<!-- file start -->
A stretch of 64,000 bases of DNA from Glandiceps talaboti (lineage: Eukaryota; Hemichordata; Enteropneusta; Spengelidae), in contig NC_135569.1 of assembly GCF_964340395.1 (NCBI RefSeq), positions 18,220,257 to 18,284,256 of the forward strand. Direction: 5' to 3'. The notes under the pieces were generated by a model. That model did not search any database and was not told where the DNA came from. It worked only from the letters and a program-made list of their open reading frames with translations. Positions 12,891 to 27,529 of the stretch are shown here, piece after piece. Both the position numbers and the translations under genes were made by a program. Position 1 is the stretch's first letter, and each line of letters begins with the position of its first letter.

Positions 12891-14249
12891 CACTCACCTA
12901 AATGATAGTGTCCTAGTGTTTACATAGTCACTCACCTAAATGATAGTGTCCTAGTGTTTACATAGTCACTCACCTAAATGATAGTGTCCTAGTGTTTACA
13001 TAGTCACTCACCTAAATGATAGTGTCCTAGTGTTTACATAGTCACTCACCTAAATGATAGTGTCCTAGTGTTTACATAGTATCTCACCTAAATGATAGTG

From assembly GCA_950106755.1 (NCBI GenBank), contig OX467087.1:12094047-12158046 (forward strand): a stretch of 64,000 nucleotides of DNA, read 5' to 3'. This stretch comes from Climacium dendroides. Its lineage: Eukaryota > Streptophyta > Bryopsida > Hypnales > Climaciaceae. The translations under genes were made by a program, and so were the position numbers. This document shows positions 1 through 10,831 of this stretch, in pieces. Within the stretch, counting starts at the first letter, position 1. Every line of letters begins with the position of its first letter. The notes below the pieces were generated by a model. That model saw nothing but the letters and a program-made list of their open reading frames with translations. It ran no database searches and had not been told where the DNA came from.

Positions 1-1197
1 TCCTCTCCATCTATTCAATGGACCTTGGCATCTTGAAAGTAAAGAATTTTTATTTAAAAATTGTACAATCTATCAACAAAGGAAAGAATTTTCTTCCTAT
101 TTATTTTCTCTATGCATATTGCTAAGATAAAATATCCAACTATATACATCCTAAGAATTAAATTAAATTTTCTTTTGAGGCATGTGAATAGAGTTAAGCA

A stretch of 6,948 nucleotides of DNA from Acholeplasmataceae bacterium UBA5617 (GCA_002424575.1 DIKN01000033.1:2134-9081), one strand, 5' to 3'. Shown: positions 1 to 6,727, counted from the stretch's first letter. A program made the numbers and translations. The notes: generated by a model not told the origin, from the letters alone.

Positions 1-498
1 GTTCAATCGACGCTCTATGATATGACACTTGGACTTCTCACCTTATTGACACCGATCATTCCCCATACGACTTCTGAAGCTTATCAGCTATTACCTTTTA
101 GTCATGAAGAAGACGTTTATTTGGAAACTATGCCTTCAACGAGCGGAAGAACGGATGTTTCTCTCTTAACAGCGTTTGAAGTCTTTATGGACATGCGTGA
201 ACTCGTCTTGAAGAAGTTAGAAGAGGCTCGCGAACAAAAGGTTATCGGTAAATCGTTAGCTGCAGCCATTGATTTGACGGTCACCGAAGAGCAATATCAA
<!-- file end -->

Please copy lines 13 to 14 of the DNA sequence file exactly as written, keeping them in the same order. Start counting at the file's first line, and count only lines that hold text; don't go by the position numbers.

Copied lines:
101 GTCATGAAGAAGACGTTTATTTGGAAACTATGCCTTCAACGAGCGGAAGAACGGATGTTTCTCTCTTAACAGCGTTTGAAGTCTTTATGGACATGCGTGA
201 ACTCGTCTTGAAGAAGTTAGAAGAGGCTCGCGAACAAAAGGTTATCGGTAAATCGTTAGCTGCAGCCATTGATTTGACGGTCACCGAAGAGCAATATCAA